On July 6, my family and I traveled to Israel for a 10 day vacation. I had not been there in 30 years, and the rest of the family had not been there ever. With one child about to go off to college, this was our last chance (most likely) to take a family vacation, so we set out on the Herculean task of seeing an entire country on a small budget in 10 days with a limited command of the language. While it is true that most of the country carries signs in Hebrew, English, and Arabic, not all signs are in English, so your brain has to constantly decode information. Sure, you know that "yetziah" means "exit" every time you see it plastered on a green exit sign, but other missives that automatically decode into useful instruction always take more time. For example, in Haifa, we saw a gigantic sign advertising what looked like a jungle reality show about the "OJITNK." At least, that's what it said in English. After musing about the Ojitnk and whom they might be, my oldest son finally figured out that the sign wasn't English at all. It said "Amazons" in Hebrew script. Ah yup. D'oh!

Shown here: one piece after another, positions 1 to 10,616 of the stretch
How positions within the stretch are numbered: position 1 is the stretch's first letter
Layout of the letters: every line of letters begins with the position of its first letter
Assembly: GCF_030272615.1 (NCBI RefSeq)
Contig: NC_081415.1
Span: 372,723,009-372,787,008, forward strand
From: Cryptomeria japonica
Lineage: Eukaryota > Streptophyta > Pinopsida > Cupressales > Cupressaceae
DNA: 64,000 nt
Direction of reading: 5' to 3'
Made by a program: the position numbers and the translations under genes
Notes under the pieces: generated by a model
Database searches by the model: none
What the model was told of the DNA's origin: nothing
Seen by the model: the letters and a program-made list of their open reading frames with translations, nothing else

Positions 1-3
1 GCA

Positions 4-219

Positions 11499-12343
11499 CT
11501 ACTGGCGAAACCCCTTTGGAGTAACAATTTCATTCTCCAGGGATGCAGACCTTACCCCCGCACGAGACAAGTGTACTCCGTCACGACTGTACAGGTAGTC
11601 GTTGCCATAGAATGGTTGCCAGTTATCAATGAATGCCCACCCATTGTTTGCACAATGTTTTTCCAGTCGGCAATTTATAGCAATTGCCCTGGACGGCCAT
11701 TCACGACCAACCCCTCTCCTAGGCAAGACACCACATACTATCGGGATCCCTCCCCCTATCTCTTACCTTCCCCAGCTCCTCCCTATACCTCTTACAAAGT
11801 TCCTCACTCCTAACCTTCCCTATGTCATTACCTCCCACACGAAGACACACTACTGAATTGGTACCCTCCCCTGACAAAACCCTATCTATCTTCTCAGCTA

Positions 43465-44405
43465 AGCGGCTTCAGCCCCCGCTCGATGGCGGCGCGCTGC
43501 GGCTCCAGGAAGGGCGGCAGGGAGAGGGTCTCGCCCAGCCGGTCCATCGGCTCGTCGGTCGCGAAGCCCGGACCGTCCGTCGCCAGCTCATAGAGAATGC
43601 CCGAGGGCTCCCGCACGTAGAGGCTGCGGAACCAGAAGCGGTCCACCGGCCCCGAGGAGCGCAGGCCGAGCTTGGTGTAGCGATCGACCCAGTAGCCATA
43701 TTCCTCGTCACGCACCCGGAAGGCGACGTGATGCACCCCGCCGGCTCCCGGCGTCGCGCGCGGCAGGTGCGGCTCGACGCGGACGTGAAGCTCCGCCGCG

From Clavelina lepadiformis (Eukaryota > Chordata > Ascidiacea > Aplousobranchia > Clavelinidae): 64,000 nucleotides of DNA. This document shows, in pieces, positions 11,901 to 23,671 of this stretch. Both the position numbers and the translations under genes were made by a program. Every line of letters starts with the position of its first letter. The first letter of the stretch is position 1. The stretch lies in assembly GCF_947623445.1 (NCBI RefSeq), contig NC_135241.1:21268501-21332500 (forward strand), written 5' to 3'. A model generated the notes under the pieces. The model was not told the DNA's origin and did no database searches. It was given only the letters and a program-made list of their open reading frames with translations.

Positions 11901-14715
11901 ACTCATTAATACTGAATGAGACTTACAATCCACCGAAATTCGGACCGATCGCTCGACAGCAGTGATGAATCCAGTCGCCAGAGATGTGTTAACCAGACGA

What follows are communications I wrote to my family near the end of the trip. Had I been a good travelog writer, I would have written up each day before going bed, like my wife did dutifully. Me, I waited until the last couple of days before I started writing in earnest. So, now it is a race between my ability to focus on writing and my memory of the trip. Wish me luck.
Since my family values its anonymity, I will refer to my two boys as Lurch (oldest) and Pugsley (youngest). My wife is of course Morticia, which says more about our relationship than my ability to come up with aliases. Whereas I am sure future employers of my children will easily be able to triangulate their code names with my real name to discover secrets about their childhood, I am not sure I want them working for any employer who is that anal retentive. Or the government. But I repeat myself.